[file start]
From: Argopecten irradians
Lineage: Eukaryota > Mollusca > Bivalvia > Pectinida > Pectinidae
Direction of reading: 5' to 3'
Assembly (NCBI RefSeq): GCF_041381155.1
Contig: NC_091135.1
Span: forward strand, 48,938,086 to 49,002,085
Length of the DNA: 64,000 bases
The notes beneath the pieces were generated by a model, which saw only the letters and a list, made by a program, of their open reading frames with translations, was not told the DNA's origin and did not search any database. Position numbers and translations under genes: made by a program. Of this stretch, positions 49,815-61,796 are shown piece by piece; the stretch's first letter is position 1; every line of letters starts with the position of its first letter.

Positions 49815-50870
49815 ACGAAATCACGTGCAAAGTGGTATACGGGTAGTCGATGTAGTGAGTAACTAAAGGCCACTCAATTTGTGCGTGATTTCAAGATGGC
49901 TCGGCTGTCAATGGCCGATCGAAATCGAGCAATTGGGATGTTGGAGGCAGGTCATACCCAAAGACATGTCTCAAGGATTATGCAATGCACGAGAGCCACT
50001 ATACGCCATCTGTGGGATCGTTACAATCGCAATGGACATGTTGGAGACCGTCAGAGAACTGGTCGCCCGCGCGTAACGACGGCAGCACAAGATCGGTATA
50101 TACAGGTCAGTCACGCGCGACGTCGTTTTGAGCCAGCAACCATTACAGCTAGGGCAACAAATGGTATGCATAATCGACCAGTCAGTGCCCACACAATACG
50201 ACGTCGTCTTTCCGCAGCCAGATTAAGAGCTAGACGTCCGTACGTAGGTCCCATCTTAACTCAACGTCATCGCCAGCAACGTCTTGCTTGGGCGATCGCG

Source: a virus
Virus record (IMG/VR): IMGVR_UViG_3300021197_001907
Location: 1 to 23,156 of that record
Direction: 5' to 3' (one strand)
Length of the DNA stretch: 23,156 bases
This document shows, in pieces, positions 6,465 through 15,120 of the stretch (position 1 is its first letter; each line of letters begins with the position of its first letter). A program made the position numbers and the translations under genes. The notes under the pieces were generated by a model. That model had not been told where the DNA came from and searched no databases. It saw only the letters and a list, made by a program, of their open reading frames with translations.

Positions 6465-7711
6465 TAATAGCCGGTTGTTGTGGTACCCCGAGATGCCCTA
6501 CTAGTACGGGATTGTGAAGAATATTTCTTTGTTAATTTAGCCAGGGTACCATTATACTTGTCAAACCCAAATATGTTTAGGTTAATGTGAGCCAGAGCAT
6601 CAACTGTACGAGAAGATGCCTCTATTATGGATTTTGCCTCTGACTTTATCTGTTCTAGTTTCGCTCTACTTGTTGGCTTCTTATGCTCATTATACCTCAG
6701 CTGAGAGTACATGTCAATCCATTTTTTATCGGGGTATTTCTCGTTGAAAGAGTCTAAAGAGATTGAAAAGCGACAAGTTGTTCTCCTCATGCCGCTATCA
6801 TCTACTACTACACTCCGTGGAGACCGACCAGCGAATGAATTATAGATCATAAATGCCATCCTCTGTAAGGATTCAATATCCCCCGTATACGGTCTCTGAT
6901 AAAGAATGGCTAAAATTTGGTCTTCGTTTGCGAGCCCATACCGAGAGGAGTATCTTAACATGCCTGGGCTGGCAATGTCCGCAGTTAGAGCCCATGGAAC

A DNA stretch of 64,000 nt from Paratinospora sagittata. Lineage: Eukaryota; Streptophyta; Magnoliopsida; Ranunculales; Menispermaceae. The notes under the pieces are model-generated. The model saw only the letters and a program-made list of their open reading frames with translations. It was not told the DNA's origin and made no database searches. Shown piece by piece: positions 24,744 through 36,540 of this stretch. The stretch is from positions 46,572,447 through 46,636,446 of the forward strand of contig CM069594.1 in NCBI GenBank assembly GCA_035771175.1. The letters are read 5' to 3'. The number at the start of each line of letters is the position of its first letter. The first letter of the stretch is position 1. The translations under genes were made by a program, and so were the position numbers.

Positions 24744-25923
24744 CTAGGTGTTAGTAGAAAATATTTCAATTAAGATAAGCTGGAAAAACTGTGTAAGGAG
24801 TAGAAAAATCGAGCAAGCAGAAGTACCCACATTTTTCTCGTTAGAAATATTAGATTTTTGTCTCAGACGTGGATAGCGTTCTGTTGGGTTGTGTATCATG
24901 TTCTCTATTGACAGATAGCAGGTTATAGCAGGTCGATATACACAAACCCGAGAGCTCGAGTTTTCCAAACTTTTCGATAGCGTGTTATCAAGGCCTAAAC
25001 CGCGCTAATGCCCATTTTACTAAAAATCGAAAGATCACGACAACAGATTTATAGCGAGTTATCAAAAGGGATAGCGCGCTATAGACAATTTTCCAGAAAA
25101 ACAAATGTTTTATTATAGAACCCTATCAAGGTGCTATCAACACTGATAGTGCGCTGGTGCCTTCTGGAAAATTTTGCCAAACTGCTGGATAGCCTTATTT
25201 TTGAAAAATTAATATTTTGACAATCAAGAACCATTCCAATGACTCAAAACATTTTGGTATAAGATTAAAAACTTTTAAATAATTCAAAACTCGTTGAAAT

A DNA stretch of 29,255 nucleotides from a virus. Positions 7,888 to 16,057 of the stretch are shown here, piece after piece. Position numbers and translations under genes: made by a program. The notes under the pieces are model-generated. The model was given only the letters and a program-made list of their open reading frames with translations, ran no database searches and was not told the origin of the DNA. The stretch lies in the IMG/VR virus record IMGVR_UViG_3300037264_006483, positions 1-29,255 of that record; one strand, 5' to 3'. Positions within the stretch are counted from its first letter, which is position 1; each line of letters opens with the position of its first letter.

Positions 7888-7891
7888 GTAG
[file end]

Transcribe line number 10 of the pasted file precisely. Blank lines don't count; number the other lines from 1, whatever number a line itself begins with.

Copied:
49815 ACGAAATCACGTGCAAAGTGGTATACGGGTAGTCGATGTAGTGAGTAACTAAAGGCCACTCAATTTGTGCGTGATTTCAAGATGGC